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Search Result for "to nip in the bud":

The Collaborative International Dictionary of English v.0.48:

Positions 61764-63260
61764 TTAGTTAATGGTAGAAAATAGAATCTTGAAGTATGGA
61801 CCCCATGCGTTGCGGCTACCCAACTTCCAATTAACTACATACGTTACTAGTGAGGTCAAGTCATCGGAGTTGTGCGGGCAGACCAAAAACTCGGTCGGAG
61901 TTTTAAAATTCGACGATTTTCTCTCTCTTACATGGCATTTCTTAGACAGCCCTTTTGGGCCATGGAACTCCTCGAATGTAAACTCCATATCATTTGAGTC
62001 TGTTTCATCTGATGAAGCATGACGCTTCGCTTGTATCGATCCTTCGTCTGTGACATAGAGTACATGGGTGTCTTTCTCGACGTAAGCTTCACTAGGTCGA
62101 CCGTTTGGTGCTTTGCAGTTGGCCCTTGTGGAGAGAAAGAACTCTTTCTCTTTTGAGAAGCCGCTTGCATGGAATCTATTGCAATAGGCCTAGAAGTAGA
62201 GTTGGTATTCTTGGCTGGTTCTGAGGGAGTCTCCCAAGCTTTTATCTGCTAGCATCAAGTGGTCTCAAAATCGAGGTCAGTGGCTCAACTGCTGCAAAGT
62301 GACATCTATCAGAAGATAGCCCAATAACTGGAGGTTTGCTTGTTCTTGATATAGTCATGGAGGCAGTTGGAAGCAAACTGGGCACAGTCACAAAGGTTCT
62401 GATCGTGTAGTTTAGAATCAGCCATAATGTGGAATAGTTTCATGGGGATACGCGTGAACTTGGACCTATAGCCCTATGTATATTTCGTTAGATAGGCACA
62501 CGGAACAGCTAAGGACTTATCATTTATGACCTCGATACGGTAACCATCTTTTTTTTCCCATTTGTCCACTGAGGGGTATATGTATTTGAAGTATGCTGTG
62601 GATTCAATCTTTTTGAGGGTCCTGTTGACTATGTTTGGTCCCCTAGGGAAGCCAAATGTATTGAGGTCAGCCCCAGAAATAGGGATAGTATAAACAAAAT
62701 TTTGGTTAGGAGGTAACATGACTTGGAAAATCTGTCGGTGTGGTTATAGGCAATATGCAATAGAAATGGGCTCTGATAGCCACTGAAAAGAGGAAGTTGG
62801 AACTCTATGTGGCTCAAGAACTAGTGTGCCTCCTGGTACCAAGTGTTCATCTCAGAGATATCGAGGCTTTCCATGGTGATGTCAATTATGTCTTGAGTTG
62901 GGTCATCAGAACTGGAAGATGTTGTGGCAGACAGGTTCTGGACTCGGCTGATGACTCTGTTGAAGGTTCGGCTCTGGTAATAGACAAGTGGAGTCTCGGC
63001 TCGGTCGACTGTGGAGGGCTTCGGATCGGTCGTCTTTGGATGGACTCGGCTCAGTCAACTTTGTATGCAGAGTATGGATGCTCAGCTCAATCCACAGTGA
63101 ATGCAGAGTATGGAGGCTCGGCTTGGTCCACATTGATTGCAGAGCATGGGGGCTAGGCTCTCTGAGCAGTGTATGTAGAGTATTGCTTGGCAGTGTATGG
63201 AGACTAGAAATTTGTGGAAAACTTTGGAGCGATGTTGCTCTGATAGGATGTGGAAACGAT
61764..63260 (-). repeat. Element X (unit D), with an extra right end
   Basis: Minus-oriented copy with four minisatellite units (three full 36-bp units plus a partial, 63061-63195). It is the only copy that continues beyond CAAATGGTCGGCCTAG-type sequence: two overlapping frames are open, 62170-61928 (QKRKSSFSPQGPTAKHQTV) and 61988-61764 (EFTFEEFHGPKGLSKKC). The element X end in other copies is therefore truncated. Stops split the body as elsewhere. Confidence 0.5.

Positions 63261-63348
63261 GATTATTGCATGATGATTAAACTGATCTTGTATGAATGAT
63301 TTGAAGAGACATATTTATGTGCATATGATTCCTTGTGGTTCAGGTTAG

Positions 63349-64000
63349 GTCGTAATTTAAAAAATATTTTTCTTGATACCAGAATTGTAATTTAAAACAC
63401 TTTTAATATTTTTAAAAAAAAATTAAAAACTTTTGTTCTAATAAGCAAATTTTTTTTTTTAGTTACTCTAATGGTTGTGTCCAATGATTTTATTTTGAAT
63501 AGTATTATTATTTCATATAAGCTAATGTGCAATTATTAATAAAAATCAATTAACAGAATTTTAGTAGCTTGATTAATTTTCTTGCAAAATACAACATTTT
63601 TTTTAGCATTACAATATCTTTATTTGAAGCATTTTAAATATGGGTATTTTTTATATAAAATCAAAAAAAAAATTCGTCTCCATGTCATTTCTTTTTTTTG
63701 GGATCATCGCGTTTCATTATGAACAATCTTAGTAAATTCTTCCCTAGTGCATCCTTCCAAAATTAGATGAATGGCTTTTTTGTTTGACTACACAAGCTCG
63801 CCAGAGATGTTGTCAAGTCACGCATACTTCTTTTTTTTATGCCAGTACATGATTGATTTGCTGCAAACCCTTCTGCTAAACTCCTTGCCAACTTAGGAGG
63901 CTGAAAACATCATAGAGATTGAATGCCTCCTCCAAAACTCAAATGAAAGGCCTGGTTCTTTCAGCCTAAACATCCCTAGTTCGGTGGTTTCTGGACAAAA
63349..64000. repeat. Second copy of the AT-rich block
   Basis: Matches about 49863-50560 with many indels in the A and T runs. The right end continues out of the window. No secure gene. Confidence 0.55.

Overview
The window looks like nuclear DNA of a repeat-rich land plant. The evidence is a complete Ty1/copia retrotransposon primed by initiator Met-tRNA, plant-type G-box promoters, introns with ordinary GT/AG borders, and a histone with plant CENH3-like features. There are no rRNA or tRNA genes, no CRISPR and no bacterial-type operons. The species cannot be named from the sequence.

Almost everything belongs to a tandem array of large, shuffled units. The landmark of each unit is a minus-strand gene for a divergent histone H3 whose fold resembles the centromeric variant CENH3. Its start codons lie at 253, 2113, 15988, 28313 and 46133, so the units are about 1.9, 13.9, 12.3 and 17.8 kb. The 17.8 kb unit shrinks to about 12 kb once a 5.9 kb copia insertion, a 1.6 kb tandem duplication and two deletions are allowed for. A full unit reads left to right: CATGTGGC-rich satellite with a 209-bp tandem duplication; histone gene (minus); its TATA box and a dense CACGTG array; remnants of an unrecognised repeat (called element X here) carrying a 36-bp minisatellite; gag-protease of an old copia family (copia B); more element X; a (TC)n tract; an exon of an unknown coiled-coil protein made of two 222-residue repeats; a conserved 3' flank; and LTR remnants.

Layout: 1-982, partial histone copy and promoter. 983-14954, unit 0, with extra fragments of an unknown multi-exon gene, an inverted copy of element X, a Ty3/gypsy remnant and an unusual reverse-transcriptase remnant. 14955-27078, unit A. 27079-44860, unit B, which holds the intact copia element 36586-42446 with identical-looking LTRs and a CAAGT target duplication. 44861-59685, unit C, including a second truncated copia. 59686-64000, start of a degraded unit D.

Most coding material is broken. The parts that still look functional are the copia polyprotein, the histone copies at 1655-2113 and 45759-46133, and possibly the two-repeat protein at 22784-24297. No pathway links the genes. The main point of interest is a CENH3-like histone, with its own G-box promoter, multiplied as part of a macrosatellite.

Nip \Nip\, v. t. [imp. & p. p. Nipped, less properly Nipt; p. pr. & vb. n. Nipping.] [OE. nipen; cf. D. niipen to pinch, also knippen to nip, clip, pinch, snap, knijpen to pinch, LG. knipen, G. kneipen, kneifen, to pinch, cut off, nip, Lith. knebti.] 1. To catch and inclose or compress tightly between two surfaces, or points which are brought together or closed; to pinch; to close in upon. [1913 Webster] May this hard earth cleave to the Nadir hell, Down, down, and close again, and nip me flat, If I be such a traitress. --Tennyson. [1913 Webster] 2. To remove by pinching, biting, or cutting with two meeting edges of anything; to clip. [1913 Webster] The small shoots . . . must be nipped off. --Mortimer. [1913 Webster] 3. Hence: To blast, as by frost; to check the growth or vigor of; to destroy. [1913 Webster] 4. To vex or pain, as by nipping; hence, to taunt. [1913 Webster] And sharp remorse his heart did prick and nip. --Spenser. [1913 Webster] To nip in the bud, to cut off at the very commencement of growth; to kill in the incipient stage. [1913 Webster]